U can speciffy the ut profile version (10,11). Usual worning about cryptographic weakness.
Interesting! A token issued as described in ws-trust. Subassertions:
- Issuer (an EP)
Standard X509 token. Usual properties, distinction per profile level
Includeserial,keyid,thumbprint, X509 token profile props
Include, derived, keyid, kerberos profile
635 SpnegoContextToken (n-leg ws-trust)
Include, issuer, derivedkeys
Assumes you already have one SCT; otherwise you need SecureConversationToken (below) or IssuedToken
If it describes full cycle (issue+usage) of SCT, there’s the need for 2 policies: Bootstrap and Outer
Include, issuer (if different from target), derived, externaluri
638 SamlToken (assumes u already have one)
Include, derivedm, samlvers(10,11,20)+profvers(10,11)
Include,requirederived, requirekeyidrf, relver (10,20)+profvers (10,11)
Indicates use of HTTPS. Can specify if the client certificate is mandatory
7 Security Bindings Properties
Like variables in code, properties are assigned according to the content of the corresponding assertions. it seems that all together they are the state of the policy. quick descriptions
71 algorithm suite, kind of algorithm used (DES and similar)
73 protection order (encryptbeforesigning, signbeforeencrypting)
74 Signature protection (signature has to be encrypted)
75 tokenprotection (token has to be included in the signature)
76 entire header and body signature (most patrs have to be signed)
77 SecurityHeaderLayout (how wsse:security elements order is affected by the policy)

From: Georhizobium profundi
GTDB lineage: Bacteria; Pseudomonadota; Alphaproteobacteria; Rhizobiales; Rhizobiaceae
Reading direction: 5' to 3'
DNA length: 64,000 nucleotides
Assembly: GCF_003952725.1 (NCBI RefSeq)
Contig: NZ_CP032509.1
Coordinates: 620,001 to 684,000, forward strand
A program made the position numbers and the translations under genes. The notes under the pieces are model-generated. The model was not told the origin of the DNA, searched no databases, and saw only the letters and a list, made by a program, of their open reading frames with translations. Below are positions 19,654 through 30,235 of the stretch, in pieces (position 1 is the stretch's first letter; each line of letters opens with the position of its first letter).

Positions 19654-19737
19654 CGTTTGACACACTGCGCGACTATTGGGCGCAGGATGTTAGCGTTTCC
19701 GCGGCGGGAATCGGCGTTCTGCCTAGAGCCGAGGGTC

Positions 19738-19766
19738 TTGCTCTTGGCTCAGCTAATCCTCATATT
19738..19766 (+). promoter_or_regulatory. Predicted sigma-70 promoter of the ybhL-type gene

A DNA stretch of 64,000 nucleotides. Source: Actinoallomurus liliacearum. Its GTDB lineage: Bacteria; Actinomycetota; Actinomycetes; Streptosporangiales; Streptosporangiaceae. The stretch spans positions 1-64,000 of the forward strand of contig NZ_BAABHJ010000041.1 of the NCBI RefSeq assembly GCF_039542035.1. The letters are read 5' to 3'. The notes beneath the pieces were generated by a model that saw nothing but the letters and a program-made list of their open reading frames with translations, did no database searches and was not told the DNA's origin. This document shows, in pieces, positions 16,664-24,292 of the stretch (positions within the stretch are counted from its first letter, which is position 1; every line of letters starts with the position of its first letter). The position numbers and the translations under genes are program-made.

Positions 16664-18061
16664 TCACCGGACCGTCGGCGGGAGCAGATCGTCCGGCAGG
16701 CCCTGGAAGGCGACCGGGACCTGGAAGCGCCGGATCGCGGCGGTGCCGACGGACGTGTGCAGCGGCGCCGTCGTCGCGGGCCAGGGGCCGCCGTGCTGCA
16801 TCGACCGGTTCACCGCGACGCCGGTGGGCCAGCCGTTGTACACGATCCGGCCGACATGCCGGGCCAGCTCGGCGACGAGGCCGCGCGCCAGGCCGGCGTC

- Strict, everything must be declared before being used (a signing token appears before the signature, signed elements in wsse:security must appear before their signature, etc)
- Lax doesn’t matter
- LaxTimestampFirst doesn’t matter, but Timestam as first thing
- LaxTimestampLast doesn’t matter, but Timestam as last thing
8 securitybinding assertions
how properties are mapped into assertions
81 AlgorithmSuite sp:Basic128, sp:TripleDes, etc etc
82 Layout sp:Strict,… LaxTsFist,…
This is the first security binding we meet. No WSS requested. It has the following subassertions:
Transporttoken, Algorithmsuite, Layout, includetimestamp
Assumes symmetric interaction between initiator and recipient. And the use of WSS, of course.
Can have EncryptionToken and SignatureToken, OR ProtectionToken (used for both encryption and signing). The two sides of the OR cannot mix. If the messages go back and forth, the above directives will be honored also from ecipient to intiator (SignatureToken will sign both requeste and replies). Subassertions:
Algosuite, layout, includets, encryptbeforesign, protectstoken, onlysignentireheadersandbody
Assumes asymmetrical communication. And WSS.
InitiatorToken is used for signing initiator->recipient and encrypting recipient->initiator, RecipientToken is specular. Subassertions:
algosuite, layout, includets, encbeforesign, protrctstoken, onlysignentireheadersandbody
9 Supporting Tokens assertions
Those tokens are not the ones which determines the kind of security binding, yet they are present in the message and they often perform an active role. 4 kinds.
91 SupportingTokens simply appear in wsse:security. They can sign and encrypt different parts. Subassertions:
Token assertion, Algosuite, SignedParts/Elements,encparts/els
92 SignedSupportingTokens, as the above but they are included in the main signature (the one of the security binding level)
93 EndorsingSupportingTokens, they sign the main signature
94 SignedEndorsingSupportingTokens. The two tokens sign each other (92+93)
10: wss options
Those are options of the WSS standard,can’t really dig them at this hour of the night 🙂 two main flavor: Wss10, Wss11. They decide the version of WSS to which they refer to, and they contains the options in form of subassertions. For example a property may decide if the refcipien must be able to understand embedded tokens, or references made by serial number.
11: ws-trust options
Same as above, but for WS-Trust. Trust10 is the container of MustSupportClientchallenge, Server challenge, Client entropy, Server entropy, IssuedToken…